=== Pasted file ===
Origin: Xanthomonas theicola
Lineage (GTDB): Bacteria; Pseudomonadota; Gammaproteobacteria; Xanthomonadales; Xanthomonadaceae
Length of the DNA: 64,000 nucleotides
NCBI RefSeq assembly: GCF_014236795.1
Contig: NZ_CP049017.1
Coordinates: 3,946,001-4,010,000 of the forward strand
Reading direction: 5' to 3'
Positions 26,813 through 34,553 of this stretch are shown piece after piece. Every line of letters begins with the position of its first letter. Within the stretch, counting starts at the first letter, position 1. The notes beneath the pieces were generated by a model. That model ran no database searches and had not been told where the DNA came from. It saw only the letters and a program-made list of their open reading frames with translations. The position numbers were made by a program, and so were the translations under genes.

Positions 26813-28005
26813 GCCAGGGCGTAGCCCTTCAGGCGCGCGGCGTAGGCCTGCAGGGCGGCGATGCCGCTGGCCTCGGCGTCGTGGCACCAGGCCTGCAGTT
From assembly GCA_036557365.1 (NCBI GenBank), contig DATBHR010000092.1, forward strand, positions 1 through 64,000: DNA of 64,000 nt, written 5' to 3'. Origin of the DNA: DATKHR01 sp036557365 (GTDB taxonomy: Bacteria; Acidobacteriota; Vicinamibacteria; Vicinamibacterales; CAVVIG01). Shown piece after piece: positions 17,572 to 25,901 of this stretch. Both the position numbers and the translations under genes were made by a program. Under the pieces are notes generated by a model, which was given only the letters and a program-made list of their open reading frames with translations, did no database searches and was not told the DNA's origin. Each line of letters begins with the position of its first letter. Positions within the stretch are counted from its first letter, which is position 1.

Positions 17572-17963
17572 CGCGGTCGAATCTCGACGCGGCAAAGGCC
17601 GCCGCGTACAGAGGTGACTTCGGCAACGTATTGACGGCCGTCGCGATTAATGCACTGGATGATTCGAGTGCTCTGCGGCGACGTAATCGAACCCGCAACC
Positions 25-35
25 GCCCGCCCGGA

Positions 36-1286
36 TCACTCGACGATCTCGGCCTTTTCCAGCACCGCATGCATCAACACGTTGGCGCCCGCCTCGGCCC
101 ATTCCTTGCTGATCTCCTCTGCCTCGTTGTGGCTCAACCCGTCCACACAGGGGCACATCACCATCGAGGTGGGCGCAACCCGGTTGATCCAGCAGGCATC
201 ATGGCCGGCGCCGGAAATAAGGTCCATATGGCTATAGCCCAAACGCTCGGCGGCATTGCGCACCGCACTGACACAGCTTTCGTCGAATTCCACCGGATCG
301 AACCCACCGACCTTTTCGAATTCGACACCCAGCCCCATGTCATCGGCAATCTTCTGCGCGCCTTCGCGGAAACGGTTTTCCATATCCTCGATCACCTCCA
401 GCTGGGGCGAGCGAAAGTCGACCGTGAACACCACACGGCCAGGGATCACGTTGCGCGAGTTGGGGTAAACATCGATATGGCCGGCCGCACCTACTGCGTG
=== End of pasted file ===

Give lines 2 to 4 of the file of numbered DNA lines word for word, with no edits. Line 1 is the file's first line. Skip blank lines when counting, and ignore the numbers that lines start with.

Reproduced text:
Lineage (GTDB): Bacteria; Pseudomonadota; Gammaproteobacteria; Xanthomonadales; Xanthomonadaceae
Length of the DNA: 64,000 nucleotides
NCBI RefSeq assembly: GCF_014236795.1